Systems thinking = seeing invisible structure
Derek Cabrera, PhD
Derek Cabrera (PhD, Cornell) is an internationally known systems scientist and serves on the faculty of Cornell University where he teaches systems thinking, systems leadership, and systems mapping and is Program Director for the Graduate Certification Program in Systems Thinking, Modeling, and Leadership (STML). He is a senior scientist at Cabrera Research Lab. He’s authored 8 books including, Systems Thinking Made Simple and Flock Not Clock.
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Today I am writing about systems thinking, and how it can be equated with looking beyond the surface to see invisible structure.
My library is chock full of books and physical models and examples of systems thinking and the systems sciences. A few examples include: museum quality replica skulls from each of the early hominids; models of the human eye, hand, ear, torso, skeleton, and brain; historical scientific models of atoms, Watson and Crick's double helix; Darwin's evolution; the planetary models of Ptolemy, Copernicus, and Kepler; Da Vinci's models and inventions; and models of sign language and the Platonic solids. It's a wonderful room where one can be surrounded by systems of many kinds. It's an inspiring room where I write, entertain visitors, and debate with visitors from around the world and across the disciplines of human knowledge.
Under accent lighting, some of my favorite models are positioned atop four museum quality pedestals. But on one particular pedestal sit items you'd find in the kid's section of a museum store rather than in the museum itself. The total cost for these items (~US$5) is far less than the cost of the pedestal they sit on. They are plastic children's toys that show the development of a plant, a frog, a fly, a turtle, and a butterfly. These items are not antique. They were made in China. They came in a plastic bag.
So what about these kitschy, plastic toys deserves such exclusive placement? It's true that development is an incredibly important interdisciplinary concept. Not only to biologists and in evolution but to the psychologist, the sociologist, and the human ecologist. But that's not why.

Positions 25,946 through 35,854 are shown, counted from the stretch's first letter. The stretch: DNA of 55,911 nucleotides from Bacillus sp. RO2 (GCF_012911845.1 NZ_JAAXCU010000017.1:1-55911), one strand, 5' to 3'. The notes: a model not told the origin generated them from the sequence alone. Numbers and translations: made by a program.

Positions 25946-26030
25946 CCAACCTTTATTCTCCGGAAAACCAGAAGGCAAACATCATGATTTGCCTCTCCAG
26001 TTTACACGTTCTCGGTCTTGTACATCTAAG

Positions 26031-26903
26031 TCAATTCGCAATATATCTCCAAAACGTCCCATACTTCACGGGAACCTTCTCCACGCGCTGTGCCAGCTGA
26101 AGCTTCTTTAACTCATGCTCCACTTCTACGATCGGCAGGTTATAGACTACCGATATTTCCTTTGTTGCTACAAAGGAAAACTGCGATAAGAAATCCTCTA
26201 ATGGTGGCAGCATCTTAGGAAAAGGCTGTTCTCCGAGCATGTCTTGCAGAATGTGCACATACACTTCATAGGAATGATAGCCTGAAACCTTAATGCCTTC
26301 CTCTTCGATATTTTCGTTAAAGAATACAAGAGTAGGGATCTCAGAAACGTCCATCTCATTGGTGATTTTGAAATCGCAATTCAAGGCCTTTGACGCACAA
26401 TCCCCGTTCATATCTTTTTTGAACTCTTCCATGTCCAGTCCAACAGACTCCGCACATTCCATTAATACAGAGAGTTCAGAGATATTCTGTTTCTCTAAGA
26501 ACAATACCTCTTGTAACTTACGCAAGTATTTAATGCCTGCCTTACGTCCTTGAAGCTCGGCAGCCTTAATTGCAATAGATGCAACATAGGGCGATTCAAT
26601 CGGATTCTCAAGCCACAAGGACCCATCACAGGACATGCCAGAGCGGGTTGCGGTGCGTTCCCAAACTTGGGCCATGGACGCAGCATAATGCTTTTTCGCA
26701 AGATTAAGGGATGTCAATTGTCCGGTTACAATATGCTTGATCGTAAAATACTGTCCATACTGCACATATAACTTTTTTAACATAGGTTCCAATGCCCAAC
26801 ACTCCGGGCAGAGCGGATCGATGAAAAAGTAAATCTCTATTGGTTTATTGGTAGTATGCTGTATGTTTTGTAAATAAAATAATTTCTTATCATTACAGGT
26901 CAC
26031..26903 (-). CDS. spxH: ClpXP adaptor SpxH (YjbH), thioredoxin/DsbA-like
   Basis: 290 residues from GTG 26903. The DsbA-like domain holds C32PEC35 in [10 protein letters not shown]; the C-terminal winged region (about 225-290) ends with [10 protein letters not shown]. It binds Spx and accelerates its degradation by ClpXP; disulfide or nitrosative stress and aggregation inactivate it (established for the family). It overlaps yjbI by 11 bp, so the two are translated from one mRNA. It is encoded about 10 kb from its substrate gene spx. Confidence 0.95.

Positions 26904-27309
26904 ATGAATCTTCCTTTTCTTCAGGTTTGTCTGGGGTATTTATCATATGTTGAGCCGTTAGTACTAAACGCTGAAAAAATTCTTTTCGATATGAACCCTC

The question is how did we get to the concept of development. What made it possible to even think it in the first place? I mean, a plant is not a frog is not a fly is not a turtle and is surely not a butterfly. And if we look at their individual stages, none of them show any similarities whatsoever. So why even put these different lineages on the same stand? What makes them similar when superficially we see nothing but difference?
The answer is underlying structure.
It is the underlying and mostly invisible structure that makes us see the pattern that connects them. It is only when we see this structure that we appreciate how much these different lineages have in common: the cycle of development. We don't see the interrelationships and analogous stages for each step in the cycle, we make those in our minds as generalizations. Making the invisible structure visible is the key. Structure is the hero of this story worthy of its own pedestal.
Mental Models = Information and Structure
Every mental model or concept is made up of two things--information and structure--much like every sentence has words (information) and structure (grammar). Information alone does not contain meaning. Only when information is structured does it take on meaning. Meaning making, our greatest strength among the mammals, requires information and structure. Yet like the cycle of development, this structure is all but hidden from our view. We have to look for it in order to see it. And we have to know what we are looking for in order to look for it.
That is, at an essential level, what systems thinking is all about: seeing the invisible structure that provides new meaning and new perspectives. Systems thinking is agnostic to the content of inquiry. It makes no difference what kind of system you are interested in figuring out, you can use systems thinking to understand it. There are four invisible structures, DSRP, that are mixed and matched together (something akin to DNA) underlying all systems thinking. Knowing these structures will help you to know what to look for and even where to look. They help us to make predictions and build better mental models. Most of all, they help us look beyond superficial details to see what's happening underneath.